MAY 21 2021 – COUNCIL USES 120-YEAR-OLD LAW TO RECLAIM COMMON

 

Council uses 120-year-old law to reclaim Edge Green Common, Golborne

By Joseph Timan, Local Democracy Reporter
Edge Green Common, Golborne (Google Maps)

Edge Green Common, Golborne (Google Maps)

MOSSLAND in Golborne could be restored to create a ‘carbon sink’ and a refuge for wildlife as the council uses a law from 1899 to reclaim the common.

Edge Green Common, which has no registered or traceable owner, is already home to a range of habitats including acid grassland, woodland and peat bog.

As well as capturing and storing carbon dioxide from the atmosphere, it serves as a ‘stepping stone’ between other mossland and wetland sites in Wigan, Warrington and Salford for species such as dragonflies and butterflies.

The site’s diverse plants and habitats also include some species not seen in any surviving mosslands in Lancashire, Greater Manchester or Merseyside.

This type of lowland habitat, which is regarded as internationally threatened, is under particular pressure for development – but whenever it is drained or dug up, ‘vast amounts’ of carbon dioxide are released back into the atmosphere.

Thanks to its common land status, the bulk of the site has never been commercially exploited for peat, cultivated for agriculture or developed.

But this also means that the mossland has not been restored or managed.

Wigan Council is now in the process of reclaiming the land using a process set out in the Commons Act of 1899 with plans to enter a 99-year agreement with the Lancashire Wildlife Trust for the management of this unique habitat.

Greenheart project officer Martin Purcell told councillors on the regulation committee about the scheme at a meeting on Monday (February 15).

He said: “As a council we have declared a climate emergency and we have the opportunity to act now with the investment that’s available from the Green Recovery Challenge Fund to secure the carbon storage capacity of the Edge Green Common site.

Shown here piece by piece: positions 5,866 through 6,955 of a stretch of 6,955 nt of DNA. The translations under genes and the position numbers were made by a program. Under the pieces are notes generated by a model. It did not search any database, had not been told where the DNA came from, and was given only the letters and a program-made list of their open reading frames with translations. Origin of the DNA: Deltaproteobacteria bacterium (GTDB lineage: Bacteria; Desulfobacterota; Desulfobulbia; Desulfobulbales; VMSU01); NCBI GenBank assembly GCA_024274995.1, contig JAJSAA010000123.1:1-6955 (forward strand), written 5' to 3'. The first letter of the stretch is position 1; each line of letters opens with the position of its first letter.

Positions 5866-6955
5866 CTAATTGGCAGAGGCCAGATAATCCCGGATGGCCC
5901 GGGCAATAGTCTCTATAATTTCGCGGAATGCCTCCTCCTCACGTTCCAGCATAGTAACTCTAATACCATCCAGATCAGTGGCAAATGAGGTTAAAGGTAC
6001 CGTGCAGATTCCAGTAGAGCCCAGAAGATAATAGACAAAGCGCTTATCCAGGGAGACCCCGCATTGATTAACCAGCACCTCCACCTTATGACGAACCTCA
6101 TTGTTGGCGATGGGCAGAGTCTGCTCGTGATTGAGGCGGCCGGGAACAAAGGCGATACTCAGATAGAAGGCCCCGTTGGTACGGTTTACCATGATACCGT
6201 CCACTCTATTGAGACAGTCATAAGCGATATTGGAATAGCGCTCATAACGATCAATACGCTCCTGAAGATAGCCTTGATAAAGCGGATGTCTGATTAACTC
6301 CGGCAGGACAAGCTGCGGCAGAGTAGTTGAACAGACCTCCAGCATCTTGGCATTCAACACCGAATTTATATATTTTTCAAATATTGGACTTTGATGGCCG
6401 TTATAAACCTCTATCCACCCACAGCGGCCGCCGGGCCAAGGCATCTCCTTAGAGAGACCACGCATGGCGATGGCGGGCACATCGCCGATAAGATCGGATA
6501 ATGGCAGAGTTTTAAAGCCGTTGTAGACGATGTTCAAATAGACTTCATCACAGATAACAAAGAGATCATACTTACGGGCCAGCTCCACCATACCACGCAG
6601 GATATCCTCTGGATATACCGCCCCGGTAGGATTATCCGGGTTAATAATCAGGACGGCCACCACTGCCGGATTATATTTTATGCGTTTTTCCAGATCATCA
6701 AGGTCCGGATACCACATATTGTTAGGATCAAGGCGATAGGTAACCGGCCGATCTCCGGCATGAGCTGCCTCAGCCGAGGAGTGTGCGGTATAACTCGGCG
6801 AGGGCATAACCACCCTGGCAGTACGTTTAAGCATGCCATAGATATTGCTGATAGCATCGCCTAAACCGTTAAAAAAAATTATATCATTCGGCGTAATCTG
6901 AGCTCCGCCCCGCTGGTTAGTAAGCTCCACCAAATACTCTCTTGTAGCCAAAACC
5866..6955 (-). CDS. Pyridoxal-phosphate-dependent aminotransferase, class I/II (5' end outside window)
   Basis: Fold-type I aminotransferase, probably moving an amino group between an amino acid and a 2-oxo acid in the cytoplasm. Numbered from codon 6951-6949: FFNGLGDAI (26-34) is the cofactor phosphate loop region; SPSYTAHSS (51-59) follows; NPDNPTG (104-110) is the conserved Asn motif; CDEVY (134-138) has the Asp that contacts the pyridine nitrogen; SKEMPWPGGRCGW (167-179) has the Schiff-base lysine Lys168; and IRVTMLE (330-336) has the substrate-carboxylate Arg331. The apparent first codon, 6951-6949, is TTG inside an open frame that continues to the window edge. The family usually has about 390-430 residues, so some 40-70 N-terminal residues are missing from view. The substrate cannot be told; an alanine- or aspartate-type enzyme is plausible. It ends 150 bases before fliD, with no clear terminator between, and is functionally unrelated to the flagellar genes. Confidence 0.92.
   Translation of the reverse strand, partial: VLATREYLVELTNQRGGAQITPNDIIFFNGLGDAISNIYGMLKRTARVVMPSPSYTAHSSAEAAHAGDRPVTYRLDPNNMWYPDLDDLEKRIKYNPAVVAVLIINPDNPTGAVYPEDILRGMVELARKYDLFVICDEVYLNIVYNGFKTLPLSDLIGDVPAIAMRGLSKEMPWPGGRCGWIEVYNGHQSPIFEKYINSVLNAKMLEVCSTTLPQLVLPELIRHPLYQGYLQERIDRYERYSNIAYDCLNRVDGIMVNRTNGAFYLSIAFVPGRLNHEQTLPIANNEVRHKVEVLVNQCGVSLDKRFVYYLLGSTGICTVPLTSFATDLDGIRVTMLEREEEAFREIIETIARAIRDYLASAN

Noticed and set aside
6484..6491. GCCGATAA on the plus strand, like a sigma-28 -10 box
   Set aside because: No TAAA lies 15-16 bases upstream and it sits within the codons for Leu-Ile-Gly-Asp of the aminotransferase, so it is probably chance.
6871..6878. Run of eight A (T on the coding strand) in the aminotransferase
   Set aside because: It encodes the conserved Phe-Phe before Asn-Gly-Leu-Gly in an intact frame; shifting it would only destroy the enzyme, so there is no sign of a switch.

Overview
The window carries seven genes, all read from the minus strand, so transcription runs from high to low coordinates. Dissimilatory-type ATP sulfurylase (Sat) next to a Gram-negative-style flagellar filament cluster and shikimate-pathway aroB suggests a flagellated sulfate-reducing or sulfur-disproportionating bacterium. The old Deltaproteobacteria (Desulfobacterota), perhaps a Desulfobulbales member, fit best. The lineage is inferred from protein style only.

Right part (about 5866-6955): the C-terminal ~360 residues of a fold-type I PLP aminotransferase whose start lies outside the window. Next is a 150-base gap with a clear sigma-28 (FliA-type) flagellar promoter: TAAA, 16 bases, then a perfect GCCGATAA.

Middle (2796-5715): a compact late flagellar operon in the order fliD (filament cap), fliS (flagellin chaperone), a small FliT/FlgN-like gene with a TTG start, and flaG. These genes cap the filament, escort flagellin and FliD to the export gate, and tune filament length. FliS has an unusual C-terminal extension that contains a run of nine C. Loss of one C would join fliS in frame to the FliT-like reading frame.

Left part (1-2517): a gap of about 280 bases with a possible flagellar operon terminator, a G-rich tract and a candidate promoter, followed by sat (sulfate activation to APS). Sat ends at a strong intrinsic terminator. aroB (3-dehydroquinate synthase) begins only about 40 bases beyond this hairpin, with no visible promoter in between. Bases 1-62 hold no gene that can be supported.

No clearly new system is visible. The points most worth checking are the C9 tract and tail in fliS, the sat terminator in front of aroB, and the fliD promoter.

“This can be achieved by constructing earth bunds, scrapes and water holding features which encourages bog vegetation to grow to lock in the carbon and in turn increase biodiversity, improve species movement and ultimately help to create a more resilient landscape.”

A full search to identify all owners and occupiers of the site has been made by the local authority, but officers say it was not possible to identify an owner.

Wigan council must now give notice of its intention to make a scheme for the regulation and management of the common, allowing anyone to object or make representations which the council must consider after three months.

If anyone comes forward before the scheme is approved claiming they are entitled by right to the ‘soil of the common’, or at least one third of its value, the council cannot proceed with the scheme unless compensation is offered.

Lancashire Wildlife Trust would use funding from the government’s £40m Green Recovery Challenge Fund to cover any ‘unlikely’ compensation claims.

Committee chairman Stephen Hellier said the scheme is ‘very good news’.

Lowton East councillor Edward Houlton praised the local authority’s work.

He said: “I’m absolutely in favour of this. It’s vital that we repair the damage that we’ve done unwittingly to the country.

“If we’re going to keep on building houses then we need to do this.”

 

http://ifieldsociety.org.uk/index.php/2021/05/22/may-22-2021-ifield-wood-ponds-and-common/